The fate of most of those who disappeared during the 1996-2006 civil conflict remained unknown. According to the NHRC, 846 cases of disappearances remain unresolved, 612 of which may have involved state actors. As of September the government did not prosecute any government officials, current or former, for involvement in conflict-era disappearances, nor had it released information on the whereabouts of the 606 persons the NHRC identified as having been disappeared by state actors. The NHRC reported that Maoists were believed to be involved in 149 unresolved disappearances during the conflict. As of September the government had not prosecuted any Maoists or state actors for involvement in disappearances.
In June 2017 the Commission for the Investigation of Enforced Disappeared Persons (CIEDP) formed five teams to begin investigating complaints of disappearances filed by conflict-era victims. The commission had before it 3,197 registered cases and ultimately pursued 2,512 cases. Of these, 1,686 investigations were near completion.
Human rights organizations continued to express concern over flaws related to the CIEDP. According to the International Commission of Jurists, CIEDP investigations suffered from inadequate human and financial resources to handle the large number of cases, opaque appointment processes of investigators, and a lack of measures to ensure confidentiality and security of victims and witnesses. Victims also have expressed concern that investigators in many districts have asked about their interest in reconciliation.
c. Torture and Other Cruel, Inhuman, or Degrading Treatment or Punishment
The constitution prohibits torture and the newly enacted criminal code criminalizes torture and enumerates punishment for torture. The Torture Compensation Act provides for compensation for victims of torture.
According to human rights activists and legal experts, police resorted to severe abuse, primarily beatings, to force confessions. Local human rights NGO Advocacy Forum (AF) reported no evidence of major changes in police abuse trends across the country, but AF stated that police increasingly complied with the courts’ demand for preliminary medical checks of detainees.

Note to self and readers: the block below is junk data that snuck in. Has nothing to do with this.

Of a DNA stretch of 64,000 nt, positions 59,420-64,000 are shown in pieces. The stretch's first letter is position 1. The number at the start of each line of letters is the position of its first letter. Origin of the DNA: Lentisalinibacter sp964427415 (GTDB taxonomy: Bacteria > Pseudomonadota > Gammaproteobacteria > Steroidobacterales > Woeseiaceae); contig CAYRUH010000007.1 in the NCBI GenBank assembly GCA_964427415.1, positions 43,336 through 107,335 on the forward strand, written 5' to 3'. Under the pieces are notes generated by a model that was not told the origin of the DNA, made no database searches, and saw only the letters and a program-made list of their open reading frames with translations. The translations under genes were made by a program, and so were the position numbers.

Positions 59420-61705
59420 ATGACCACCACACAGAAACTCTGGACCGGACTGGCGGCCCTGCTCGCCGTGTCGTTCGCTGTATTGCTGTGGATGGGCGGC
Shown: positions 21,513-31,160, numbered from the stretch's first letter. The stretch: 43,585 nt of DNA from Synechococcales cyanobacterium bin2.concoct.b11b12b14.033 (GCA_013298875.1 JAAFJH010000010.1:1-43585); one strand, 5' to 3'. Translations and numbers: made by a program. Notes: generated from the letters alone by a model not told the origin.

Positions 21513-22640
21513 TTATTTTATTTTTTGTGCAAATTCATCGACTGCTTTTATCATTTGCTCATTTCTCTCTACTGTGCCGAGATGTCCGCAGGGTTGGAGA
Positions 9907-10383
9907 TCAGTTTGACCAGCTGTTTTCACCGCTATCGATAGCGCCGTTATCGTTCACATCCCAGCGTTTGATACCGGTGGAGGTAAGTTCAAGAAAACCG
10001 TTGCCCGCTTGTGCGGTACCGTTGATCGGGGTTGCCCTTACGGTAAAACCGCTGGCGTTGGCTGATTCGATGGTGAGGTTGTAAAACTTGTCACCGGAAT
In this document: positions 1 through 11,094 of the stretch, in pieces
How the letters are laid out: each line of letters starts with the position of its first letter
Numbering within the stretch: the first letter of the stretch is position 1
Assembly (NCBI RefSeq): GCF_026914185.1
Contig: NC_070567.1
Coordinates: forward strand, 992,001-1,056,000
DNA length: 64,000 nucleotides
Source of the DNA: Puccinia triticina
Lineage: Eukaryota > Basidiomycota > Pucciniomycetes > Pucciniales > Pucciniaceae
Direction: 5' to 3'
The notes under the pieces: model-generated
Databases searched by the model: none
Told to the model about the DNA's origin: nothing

The Terai Human Rights Defenders Alliance (THRDA), another local NGO, stated that torture victims often were hesitant to file complaints due to police or other official intimidation and fear of retribution. In some cases victims settled out of court under pressure from the perpetrators. According to THRDA the courts ultimately dismissed many cases of alleged torture due to a lack of credible supporting evidence, especially medical documentation. In cases where courts awarded compensation or ordered disciplinary action against police, the decisions were rarely implemented, according to THRDA and other NGOs.
THRDA reported that 34 percent of detainees in police detention centers in the country’s southern Terai belt had been subjected to some form of physical and/or mental abuse. According to the Nepal Police Human Rights Section, many alleged incidents were not formally reported or investigated by any police authorities.
There have been no cases brought to the criminal justice system of torture committed during the civil conflict.
The United Nations reported that during the year, it had received one allegation of sexual exploitation and abuse against peacekeepers from Nepal deployed in United Nations Mission in South Sudan. The case alleged sexual abuse (sexual assault and attempted sexual assault, involving minors). Investigations both by the United Nations and by Nepal were pending.
Prison and Detention Center Conditions
Prison conditions, especially those in pretrial detention centers, were poor and did not meet international standards, according to human rights groups.
Physical Conditions: There was overcrowding in the prison system. The Office of the Attorney General (OAG) reported that in its survey of 31 prisons, facilities designed to hold 4,308 inmates held 7,909 convicted prisoners. THRDA stated that overcrowding also remained a serious problem in detention centers. According to the OAG report, most prisons and detention centers had sufficient windows, daylight, and air, with a few exceptions.
Some facilities held pretrial detainees with convicted prisoners. Due to a lack of adequate juvenile detention facilities, authorities sometimes incarcerated pretrial detainee children with adults or allowed children to remain in jails with their incarcerated parents.
The OAG reported that prisoners and detainees in the 31 detention centers it monitored had been deprived of regular medical check-up and treatment. According to THRDA most prisons lacked separate facilities for women, children, and persons with disabilities.